Since Monday, the government has been calling on those over 75 to go and get vaccinated. But the six million people to whom this applies will have to be patient because the government is no more up to this job than it was when it came to supplying face masks, testing for the virus and tracing it.
The logistics haven’t been anticipated. Vaccine doses lie waiting in freezers while vaccination centers aren’t being used to their full capacity. Phone lines at vaccine scheduling call centers are saturated. The right type of needle hasn’t always been ordered…
And there’s another, more serious problem concerning vaccine production. The pharmaceutical company Pfizer can’t maintain the promised production rates and has even announced a delay in deliveries. To try and reassure us, they’ve said it’ll only be a week. Pharmaceutical companies have been quick to take orders and cash in. But when it comes to setting up production lines and hiring personnel, they’re much slower and much less efficient.
And why would they rush when the rationing of vaccines raises the stakes and allows them to negotiate higher prices on future orders? Following the face-mask war, a vaccine war where states outbid each other is unlikely to displease them.
The obstacle that the vaccination campaign is now up against is that of competition and private property. Pfizer and Moderna are the only pharmaceutical companies to have a vaccine that is approved in Europe but their production capacity is insufficient. Sanofi, Merck and GSK, on the other hand, have the capacity but don’t have their own vaccine yet.
It would be plain common sense and in our collective interest that these labs work together, share their patents and pool their resources to produce life-saving vaccines as quickly and massively as possible. But because of competition and the race for profit, Pfizer and Moderna want to keep the goose that lays golden eggs for themselves; and Sanofi will only do whatever allows the company to make a profit – which, for now, means continuing to develop its own vaccine.
Scientists and medical research teams have been racing against time and have achieved in 10 months what usually takes years. Now, precious time will be wasted because of each company’s profitability calculations. Private ownership, the pursuit of profit and competition are the causes of this mess.
Last May, Macron said: “This vaccine must be a public good for the world, unaffected by the laws of the market”. Those were fine words… but all hot air! This confirms once again that capitalist corporations and their shareholders are the ones who have the real power.
States may have planned their vaccination campaigns but it’s the multinational pharmaceutical companies which have the final say when setting prices, deadlines and quantities. Governments will ask them nicely to pick up the pace, but as loyal defenders of private property, they’ll bow down to the choices made by the labs.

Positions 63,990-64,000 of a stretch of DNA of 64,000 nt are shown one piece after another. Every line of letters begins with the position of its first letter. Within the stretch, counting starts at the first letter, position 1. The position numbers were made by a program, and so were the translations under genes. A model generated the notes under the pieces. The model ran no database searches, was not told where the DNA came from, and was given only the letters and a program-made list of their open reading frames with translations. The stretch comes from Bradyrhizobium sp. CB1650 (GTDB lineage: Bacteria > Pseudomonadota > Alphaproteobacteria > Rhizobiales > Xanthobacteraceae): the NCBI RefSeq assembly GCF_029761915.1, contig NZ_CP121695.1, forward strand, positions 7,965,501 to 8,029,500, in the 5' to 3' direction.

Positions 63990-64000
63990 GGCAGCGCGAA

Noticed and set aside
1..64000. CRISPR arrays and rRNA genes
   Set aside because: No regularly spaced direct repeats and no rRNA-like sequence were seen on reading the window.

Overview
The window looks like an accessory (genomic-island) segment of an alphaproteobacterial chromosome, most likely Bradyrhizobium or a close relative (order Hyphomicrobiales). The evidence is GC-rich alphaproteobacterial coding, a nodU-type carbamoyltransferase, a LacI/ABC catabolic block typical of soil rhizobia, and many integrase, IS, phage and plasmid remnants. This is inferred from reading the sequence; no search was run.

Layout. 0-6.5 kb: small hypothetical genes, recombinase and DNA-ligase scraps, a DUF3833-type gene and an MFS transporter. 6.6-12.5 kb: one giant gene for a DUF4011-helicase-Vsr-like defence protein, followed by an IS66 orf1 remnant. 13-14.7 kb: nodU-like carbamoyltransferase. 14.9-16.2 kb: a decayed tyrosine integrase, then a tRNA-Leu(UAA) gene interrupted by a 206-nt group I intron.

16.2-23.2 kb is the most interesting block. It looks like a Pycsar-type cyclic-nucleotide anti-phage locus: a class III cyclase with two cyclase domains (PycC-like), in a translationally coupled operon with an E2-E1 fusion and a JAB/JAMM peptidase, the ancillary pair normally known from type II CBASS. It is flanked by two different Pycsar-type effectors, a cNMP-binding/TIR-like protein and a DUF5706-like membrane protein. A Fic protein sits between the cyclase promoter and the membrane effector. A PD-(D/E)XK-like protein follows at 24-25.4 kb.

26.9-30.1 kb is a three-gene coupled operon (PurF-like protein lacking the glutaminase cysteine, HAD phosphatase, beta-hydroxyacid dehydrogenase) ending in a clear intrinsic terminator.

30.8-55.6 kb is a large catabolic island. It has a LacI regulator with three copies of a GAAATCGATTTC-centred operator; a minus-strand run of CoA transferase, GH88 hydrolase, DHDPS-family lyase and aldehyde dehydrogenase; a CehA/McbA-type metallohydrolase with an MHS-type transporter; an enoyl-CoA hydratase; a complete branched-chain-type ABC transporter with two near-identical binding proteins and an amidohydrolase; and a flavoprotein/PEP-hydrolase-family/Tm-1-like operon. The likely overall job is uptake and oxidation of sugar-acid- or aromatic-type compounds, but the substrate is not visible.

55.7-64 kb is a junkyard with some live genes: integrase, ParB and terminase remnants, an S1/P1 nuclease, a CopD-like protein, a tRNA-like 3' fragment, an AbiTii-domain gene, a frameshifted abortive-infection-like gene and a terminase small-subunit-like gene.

Pharmaceutical companies impose their domination in accordance with the sacrosanct principle of private ownership. But where does private capital come from if not from the exploitation of workers? And how much of their capital is pillaged from public money?
The health sector is one of the most heavily state-subsidized sectors. How much have governments spent on research for the vaccine? How much have they spent on the development of the vaccines? How much will factories that make the vaccine receive in subsidies? It’s impossible to find anything out because all this information is kept secret.
Profits and dividends are exclusively privately-owned. And with this health crisis, pharmaceutical companies are hitting the jackpot. PCR tests are a good example. In Germany, they cost 50€, in Spain they cost between 30€ and 40€ and in France they cost… 73.59€. Why is there such a big difference? How much does it actually cost to make them? One thing is sure: health insurance has already paid out more than two billion euros and the bill will be handed to us, to the great delight of the pharmaceutical companies.
The opacity of contracts and prices, the greed of pharmaceutical trusts, the difficulties of producing and delivering the vaccines all illustrate the flaws of capitalism. Nothing in this society will be done collectively or constructively while it is dominated by the private ownership of the major means of production, by the law of the capitalist marketplace and competition. We must fight to get rid of them because they are why society is in a mess. Putting an end to patents and trade secrets, imposing worker control over production and the expropriation of capitalist corporations is a necessity for everyone!